What sets GOW several notches higher than any other desi movie is the raw depiction of this chaos and the finesse in capturing it. It is as though watching a disturbing video on high definition screen and with Dolby surround sound. While the content itself is discouraging, you cannot help appreciate the brilliance with which it is presented.

The casting is perfect and performances are stellar. It will surely be a hard time for the jury at all award ceremonies. I am sure more than half the nominations for the best performances in lead/supporting roles will come from GOW.

Look out for:
As the story is spread over 7 decades and 3 generations, the movie also mirrors the socioeconomic and cultural transformation that India went though during the period. Along the movie, you will notice the transformation from train-robbers to local-goons to armed gangs. 
From dhoti-baniyan to kurta-pyjama to bell-bottoms to polga-dots. 
From knives to country-pistols to hand grenades to automatic pistols. 
From bicycle to motorcycle to jeep to ambassador car. 
From country music to radio, to music bands, to Bollywood and eventually K-Serials.

This transformation blends very well into the narration and sets the stage for changing priorities and also evolution of gang-warfare. 

You better know:
  • At a run time of 5 hour 20 mins (both parts put together, GOW will test your patience for sure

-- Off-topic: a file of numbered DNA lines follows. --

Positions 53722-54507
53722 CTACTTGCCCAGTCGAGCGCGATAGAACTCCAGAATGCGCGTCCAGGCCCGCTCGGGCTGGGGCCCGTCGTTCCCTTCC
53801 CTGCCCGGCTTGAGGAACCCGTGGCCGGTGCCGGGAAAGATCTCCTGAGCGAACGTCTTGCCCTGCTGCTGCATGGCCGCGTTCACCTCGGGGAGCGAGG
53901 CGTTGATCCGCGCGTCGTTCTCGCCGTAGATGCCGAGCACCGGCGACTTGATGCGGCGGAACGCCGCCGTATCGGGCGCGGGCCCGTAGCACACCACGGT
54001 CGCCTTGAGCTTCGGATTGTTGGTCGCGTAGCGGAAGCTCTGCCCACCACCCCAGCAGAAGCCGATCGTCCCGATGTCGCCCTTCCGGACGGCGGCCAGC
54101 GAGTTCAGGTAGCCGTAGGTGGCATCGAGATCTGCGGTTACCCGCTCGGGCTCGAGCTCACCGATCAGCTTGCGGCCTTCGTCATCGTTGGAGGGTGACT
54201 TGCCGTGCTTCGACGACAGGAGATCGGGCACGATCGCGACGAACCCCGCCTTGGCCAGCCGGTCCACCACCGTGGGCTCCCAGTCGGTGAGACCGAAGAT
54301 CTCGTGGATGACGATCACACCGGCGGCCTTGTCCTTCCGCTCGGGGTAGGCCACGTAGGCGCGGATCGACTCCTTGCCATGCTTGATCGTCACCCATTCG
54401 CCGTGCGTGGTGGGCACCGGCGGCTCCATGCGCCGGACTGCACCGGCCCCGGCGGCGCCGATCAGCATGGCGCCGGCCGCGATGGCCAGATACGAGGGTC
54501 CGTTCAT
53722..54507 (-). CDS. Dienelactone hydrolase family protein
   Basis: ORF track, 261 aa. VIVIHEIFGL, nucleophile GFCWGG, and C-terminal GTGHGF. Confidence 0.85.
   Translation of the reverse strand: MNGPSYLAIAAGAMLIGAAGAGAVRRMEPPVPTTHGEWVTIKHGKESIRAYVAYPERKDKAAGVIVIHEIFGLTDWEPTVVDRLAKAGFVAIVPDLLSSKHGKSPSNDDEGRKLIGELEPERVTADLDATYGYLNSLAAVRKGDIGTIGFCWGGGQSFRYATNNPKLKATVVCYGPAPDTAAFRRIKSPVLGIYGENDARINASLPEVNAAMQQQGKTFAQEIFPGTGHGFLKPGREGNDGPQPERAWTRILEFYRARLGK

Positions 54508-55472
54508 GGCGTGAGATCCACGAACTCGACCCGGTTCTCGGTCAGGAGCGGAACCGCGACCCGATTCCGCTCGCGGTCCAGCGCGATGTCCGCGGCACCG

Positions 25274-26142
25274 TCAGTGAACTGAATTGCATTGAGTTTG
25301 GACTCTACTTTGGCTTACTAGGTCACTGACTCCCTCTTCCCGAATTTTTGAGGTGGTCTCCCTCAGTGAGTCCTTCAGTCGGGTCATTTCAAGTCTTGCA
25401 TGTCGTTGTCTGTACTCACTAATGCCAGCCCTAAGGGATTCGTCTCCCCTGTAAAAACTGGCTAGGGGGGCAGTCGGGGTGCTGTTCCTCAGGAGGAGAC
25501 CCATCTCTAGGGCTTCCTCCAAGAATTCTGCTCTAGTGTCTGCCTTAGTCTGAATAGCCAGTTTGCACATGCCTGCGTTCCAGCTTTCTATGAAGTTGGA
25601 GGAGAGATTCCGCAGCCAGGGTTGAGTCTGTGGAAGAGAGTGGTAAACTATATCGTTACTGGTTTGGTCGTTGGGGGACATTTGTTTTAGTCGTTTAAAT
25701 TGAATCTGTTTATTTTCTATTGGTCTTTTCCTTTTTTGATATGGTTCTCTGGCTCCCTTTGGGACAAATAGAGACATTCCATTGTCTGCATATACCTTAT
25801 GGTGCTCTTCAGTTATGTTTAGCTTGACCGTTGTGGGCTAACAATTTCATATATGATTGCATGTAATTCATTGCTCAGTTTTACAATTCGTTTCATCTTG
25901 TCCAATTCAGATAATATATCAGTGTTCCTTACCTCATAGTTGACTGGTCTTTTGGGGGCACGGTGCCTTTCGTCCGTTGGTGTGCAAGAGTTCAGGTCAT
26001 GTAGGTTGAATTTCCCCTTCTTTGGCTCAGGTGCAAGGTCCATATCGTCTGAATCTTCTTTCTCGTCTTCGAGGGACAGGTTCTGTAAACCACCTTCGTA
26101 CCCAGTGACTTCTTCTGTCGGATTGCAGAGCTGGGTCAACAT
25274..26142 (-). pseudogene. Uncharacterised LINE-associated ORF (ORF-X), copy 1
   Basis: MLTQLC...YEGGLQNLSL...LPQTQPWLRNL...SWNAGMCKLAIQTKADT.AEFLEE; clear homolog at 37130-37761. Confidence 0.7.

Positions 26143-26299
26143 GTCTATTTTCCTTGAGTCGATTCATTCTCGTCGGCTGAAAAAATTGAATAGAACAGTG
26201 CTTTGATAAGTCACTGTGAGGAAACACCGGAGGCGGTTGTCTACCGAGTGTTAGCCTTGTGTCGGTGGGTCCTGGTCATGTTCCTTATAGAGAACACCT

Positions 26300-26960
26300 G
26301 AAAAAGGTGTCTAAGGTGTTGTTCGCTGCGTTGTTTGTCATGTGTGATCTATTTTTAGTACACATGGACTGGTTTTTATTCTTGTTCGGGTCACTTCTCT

• With over 350 actors, the movie is easily 100 characters more than what average mind can register. At times one may even wonder, how are the two characters in one frame related to each other and to those that were murdered in the previous scene
  • Be prepared to sit through hazaar (a thousand) gaaliyaan (swear-words). All characters unabashedly pack a mouthful at every opportunity. GOW really makes Delhi-Belly look like a trailer. Even the female protagonists know their adjectives well. 
  • Anurag kashyap likes to leave his movies open ended; without an obvious conclusion. So, even after all the while, it might not all add-up.

Watch Trailer - GOW

My take:
GOW is consistent with Anurag Kashyap style of film making. De-glamorized presentation, humor blends with the script, gripping screenplay and a narrative that is noon-conforming to say the least. It shows when a creative team is let alone to pursue art without much worrying about RoI.

I'm sure Anurag & Co made this movie with the same fervor that Howad Roark would erect his buildings; uncompromisingly.

GOW may not appeal to those that seek definitive conclusion or a social message. Watch it if you like off-beat movies and there's a good chance you may even appreciate it. 

My Rating: 8/10.

Sneak Peak - Gangs of Wasseypur (Part 2): 
I have a strong feeling that GOW could be our very own bihari version of Godfather; a good one at that. However, the director has clarified that the sequel will explore honor, love, friendship and loyalty. Last but not the least, the hidden innocence in the misguided vengeful soul that knows nothing but to kill (source).